Cardiac Safety During Chemotherapy: The Scope Of The Problem (ACCEL)

  • Heart failure and cardiomyopathy are commonly seen in patients following cancer therapy.
  • In older patients, risk of cardiac events is substantially higher than that reported from clinical trials enrolling younger, healthier women.
  • A number of agents have shown significant and similar efficacy for reducing cardiotoxicity related to cancer therapy, including dexrazoxane, beta-blockers, statins, and angiotensin antagonists.
  • The prognosis of patients with hematologic malignancies has improved in the last years due to the use of new chemotherapeutic and antineoplastic drugs as well as more dose-intensive regimens. However, it's become better appreciated in the last few years that many cancer therapies confer an increased risk of adverse cardiac outcomes such as HF and cardiomyopathy (CM).

    For example, several widely used agents for the adjuvant therapy of breast cancer can cause abnormalities in LV function, leading to HF or CM that can persist many years after the conclusion of chemotherapy. While early investigation focused on the anthracyclines, long known for their cardiotoxic effects, newer agents, too, put patients at risk for myocardial injury.

    Because 40.8% of women diagnosed with breast cancer in the United States are at least 65 years of age and because risk for CV events increases with age, it is crucial to better understand the risk of cardiotoxicity associated with newer biologic agents used for treating older adults with cancer outside of clinical trials.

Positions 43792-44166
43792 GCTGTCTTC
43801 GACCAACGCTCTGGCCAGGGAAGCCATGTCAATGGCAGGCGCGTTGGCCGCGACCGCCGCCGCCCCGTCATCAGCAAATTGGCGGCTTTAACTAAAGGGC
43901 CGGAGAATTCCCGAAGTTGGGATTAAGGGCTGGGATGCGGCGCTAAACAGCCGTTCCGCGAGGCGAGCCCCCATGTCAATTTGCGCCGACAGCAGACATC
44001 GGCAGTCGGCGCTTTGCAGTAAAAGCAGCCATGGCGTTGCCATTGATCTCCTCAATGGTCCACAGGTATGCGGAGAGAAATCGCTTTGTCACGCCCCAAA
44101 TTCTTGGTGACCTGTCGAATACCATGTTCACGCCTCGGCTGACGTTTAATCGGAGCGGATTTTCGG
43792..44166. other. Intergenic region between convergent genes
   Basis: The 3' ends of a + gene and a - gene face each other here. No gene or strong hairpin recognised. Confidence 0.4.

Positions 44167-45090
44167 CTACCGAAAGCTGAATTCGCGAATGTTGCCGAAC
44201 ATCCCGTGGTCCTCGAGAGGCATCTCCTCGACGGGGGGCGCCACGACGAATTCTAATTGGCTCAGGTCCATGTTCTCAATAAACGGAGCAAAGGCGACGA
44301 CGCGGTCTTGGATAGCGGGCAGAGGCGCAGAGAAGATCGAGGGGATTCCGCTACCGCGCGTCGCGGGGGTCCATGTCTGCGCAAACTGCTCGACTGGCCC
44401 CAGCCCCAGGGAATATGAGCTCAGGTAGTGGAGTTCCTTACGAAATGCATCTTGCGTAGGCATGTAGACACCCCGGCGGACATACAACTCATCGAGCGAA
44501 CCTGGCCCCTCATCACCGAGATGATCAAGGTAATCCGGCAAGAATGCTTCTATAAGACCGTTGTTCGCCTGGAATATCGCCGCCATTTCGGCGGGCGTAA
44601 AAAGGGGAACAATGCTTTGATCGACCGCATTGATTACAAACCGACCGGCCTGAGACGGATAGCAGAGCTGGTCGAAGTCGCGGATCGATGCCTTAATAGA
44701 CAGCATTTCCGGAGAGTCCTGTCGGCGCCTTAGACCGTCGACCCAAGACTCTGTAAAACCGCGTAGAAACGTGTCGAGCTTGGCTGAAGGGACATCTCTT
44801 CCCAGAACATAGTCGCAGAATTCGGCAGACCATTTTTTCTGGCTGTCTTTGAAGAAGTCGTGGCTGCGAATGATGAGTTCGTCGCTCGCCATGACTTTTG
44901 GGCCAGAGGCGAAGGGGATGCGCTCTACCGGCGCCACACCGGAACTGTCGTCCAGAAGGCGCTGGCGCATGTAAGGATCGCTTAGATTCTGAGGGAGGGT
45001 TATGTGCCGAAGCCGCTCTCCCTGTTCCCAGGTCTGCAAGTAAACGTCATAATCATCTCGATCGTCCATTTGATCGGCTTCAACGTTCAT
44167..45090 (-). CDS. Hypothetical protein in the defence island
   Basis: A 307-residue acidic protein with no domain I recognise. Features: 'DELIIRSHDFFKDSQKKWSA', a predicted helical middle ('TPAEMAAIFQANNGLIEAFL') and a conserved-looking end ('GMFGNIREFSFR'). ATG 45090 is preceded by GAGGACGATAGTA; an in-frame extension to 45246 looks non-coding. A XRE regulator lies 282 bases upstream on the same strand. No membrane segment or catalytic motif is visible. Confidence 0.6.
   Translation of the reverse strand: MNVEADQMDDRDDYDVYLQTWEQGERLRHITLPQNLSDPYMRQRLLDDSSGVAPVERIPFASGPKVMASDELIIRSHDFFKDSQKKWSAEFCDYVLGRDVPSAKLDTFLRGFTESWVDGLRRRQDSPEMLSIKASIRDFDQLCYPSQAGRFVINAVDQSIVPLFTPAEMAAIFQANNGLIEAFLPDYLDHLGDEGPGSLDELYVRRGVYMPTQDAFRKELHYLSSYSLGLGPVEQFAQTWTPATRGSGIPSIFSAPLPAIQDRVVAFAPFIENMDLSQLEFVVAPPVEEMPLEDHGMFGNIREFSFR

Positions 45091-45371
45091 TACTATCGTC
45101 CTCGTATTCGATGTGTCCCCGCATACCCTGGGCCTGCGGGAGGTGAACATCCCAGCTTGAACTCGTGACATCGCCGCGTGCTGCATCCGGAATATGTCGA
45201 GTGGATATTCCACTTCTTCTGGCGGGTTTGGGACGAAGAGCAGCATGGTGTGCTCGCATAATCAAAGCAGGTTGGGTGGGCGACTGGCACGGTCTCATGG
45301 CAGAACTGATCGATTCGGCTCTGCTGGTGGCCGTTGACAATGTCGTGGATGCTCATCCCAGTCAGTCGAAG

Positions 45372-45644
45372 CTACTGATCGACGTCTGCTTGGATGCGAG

Recently, Chen et al. used Medicare data to estimate HF and CM rates following chemotherapy and adjuvant trastuzumab in older women for breast cancer.1 In female Medicare beneficiaries with breast cancer, use of this HER2/neu-targeted therapy increased by more than 8-fold from 2000 through 2007 among patients receiving any form of adjuvant therapy. That might make this group an important target for preventing and managing cancer therapy–induced cardiotoxicity.

    Almost 50,000 women aged 67-94 years with early-stage breast cancer were identified. Adjusted 3-year HF/CM incidence rates were higher for patients receiving trastuzumab (32 per 100 patients) and anthracycline plus trastuzumab (42 per 100 patients) compared with no adjuvant therapy (18 per 100 patients). In terms of adjusted risk, compared to patients who received no adjuvant chemotherapy or trastuzumab, use of trastuzumab was associated with a higher absolute adjusted incidence rate for HF or CM over 3 years.

    Importantly, in this analysis, the cardiac complication rates after trastuzumab therapy for older women were higher than those reported from clinical trials.

    Other so-called "targeted" cancer drugs can increase the risk of fatal cardiac events, too. A recent meta-analysis led by scientists at Dana-Farber Cancer Institute evaluated data from 4,679 patients participating in 10 randomized controlled trials.2 The study looked at three drugs: sorafenib, sunitinib, and pazopanib, which block the vascular endothelial growth factor (VEGF) tyrosine kinase receptors in cancer cells. These agents have become the cornerstone of therapy for a number of cancers. Investigators analyzed the incidence of arterial thrombotic events, bleeding, HF, and other events. The incidence of fatal complications was 1.5% in patients who received any of the three drugs, compared to a 0.7% incidence in patients given standard treatments or placebos.

    Other types of agents, including 5-fluoruracil and anti-VEGF therapy, now have acknowledged CV effects, too. Thus, whether evaluating older established therapies or newer biologics and so-called targeted therapies, pretty much all of them now have recognized cardiotoxic effects.